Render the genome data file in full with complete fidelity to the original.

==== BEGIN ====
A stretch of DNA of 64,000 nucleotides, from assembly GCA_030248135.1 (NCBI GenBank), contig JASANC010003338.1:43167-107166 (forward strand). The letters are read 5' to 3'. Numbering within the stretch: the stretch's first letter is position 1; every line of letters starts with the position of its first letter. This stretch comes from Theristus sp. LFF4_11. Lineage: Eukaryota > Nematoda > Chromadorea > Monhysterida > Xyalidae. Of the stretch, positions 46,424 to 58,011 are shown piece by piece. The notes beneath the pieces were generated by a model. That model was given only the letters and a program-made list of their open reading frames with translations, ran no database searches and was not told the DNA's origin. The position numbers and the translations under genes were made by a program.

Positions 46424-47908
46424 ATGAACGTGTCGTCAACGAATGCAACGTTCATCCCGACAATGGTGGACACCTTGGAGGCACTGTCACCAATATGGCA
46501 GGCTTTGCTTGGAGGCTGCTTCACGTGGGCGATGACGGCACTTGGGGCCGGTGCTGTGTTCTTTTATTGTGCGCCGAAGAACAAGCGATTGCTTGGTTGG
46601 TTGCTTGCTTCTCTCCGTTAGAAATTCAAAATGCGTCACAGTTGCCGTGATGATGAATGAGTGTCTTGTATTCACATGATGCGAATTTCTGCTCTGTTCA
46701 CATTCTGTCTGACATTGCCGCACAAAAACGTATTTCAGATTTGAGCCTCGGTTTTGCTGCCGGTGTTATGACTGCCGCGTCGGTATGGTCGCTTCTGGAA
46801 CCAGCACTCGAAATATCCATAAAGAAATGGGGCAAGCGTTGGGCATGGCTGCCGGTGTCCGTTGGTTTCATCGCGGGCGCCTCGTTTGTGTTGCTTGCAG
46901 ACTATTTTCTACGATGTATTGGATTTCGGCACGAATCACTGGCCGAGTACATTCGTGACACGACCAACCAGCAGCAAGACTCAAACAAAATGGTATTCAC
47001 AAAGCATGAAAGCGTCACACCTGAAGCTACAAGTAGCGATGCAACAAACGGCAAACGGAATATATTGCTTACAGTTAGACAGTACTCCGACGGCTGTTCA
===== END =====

A stretch of DNA of 64,000 nucleotides, from assembly GCA_030248135.1 (NCBI GenBank), contig JASANC010003338.1:43167-107166 (forward strand). The letters are read 5' to 3'. Numbering within the stretch: the stretch's first letter is position 1; every line of letters starts with the position of its first letter. This stretch comes from Theristus sp. LFF4_11. Lineage: Eukaryota > Nematoda > Chromadorea > Monhysterida > Xyalidae. Of the stretch, positions 46,424 to 58,011 are shown piece by piece. The notes beneath the pieces were generated by a model. That model was given only the letters and a program-made list of their open reading frames with translations, ran no database searches and was not told the DNA's origin. The position numbers and the translations under genes were made by a program.

Positions 46424-47908
46424 ATGAACGTGTCGTCAACGAATGCAACGTTCATCCCGACAATGGTGGACACCTTGGAGGCACTGTCACCAATATGGCA
46501 GGCTTTGCTTGGAGGCTGCTTCACGTGGGCGATGACGGCACTTGGGGCCGGTGCTGTGTTCTTTTATTGTGCGCCGAAGAACAAGCGATTGCTTGGTTGG
46601 TTGCTTGCTTCTCTCCGTTAGAAATTCAAAATGCGTCACAGTTGCCGTGATGATGAATGAGTGTCTTGTATTCACATGATGCGAATTTCTGCTCTGTTCA
46701 CATTCTGTCTGACATTGCCGCACAAAAACGTATTTCAGATTTGAGCCTCGGTTTTGCTGCCGGTGTTATGACTGCCGCGTCGGTATGGTCGCTTCTGGAA
46801 CCAGCACTCGAAATATCCATAAAGAAATGGGGCAAGCGTTGGGCATGGCTGCCGGTGTCCGTTGGTTTCATCGCGGGCGCCTCGTTTGTGTTGCTTGCAG
46901 ACTATTTTCTACGATGTATTGGATTTCGGCACGAATCACTGGCCGAGTACATTCGTGACACGACCAACCAGCAGCAAGACTCAAACAAAATGGTATTCAC
47001 AAAGCATGAAAGCGTCACACCTGAAGCTACAAGTAGCGATGCAACAAACGGCAAACGGAATATATTGCTTACAGTTAGACAGTACTCCGACGGCTGTTCA